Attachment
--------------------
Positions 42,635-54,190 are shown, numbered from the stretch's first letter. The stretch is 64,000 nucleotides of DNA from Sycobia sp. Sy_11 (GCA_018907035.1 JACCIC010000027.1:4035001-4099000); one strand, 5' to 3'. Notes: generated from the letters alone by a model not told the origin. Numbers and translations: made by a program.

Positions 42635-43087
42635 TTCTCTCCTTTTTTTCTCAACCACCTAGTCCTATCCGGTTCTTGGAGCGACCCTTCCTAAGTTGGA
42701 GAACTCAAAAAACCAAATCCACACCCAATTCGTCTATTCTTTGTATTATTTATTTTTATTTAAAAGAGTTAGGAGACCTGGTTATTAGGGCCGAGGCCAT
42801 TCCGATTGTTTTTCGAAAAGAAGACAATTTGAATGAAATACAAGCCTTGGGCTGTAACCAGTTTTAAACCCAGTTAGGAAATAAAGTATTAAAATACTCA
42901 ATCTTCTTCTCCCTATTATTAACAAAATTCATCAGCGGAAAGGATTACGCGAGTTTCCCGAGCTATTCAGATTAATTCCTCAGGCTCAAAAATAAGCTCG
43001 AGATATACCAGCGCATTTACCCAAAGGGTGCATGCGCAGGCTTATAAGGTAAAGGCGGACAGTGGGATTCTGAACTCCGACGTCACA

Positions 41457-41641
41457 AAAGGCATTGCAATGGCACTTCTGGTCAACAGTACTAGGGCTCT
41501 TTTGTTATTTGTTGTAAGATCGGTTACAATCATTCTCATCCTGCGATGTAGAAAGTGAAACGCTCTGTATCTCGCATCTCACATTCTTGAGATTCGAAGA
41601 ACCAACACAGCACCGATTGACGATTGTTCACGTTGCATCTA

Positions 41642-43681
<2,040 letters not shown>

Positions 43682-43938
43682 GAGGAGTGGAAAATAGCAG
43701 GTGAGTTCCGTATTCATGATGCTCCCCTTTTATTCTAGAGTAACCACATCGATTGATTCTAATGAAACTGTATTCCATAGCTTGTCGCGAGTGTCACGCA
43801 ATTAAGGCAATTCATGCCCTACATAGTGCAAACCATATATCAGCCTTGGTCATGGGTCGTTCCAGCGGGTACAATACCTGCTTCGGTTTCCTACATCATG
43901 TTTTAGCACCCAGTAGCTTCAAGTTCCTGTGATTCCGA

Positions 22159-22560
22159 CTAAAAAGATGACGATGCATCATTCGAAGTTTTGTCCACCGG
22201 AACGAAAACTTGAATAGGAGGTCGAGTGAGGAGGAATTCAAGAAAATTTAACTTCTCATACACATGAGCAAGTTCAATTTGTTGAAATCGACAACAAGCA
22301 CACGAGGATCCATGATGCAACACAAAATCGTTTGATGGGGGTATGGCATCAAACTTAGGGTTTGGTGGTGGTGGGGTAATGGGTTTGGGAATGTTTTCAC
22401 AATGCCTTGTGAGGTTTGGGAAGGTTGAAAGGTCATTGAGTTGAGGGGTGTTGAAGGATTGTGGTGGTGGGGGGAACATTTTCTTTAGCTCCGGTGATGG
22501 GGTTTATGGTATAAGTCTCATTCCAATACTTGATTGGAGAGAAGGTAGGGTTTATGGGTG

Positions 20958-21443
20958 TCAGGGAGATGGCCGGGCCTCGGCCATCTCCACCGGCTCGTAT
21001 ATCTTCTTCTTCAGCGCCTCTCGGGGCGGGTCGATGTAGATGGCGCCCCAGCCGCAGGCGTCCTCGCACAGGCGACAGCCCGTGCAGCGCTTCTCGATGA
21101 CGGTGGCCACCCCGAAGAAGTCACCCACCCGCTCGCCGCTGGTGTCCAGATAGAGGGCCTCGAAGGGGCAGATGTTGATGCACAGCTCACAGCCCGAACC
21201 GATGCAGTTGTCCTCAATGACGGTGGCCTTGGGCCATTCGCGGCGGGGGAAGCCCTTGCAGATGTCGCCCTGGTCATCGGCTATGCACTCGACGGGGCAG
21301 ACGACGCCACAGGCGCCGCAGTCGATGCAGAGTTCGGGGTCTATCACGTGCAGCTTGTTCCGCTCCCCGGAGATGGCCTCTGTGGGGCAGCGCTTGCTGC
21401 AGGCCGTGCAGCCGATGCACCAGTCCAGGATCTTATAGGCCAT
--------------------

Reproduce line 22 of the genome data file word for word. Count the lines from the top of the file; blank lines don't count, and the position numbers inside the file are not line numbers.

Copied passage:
22301 CACGAGGATCCATGATGCAACACAAAATCGTTTGATGGGGGTATGGCATCAAACTTAGGGTTTGGTGGTGGTGGGGTAATGGGTTTGGGAATGTTTTCAC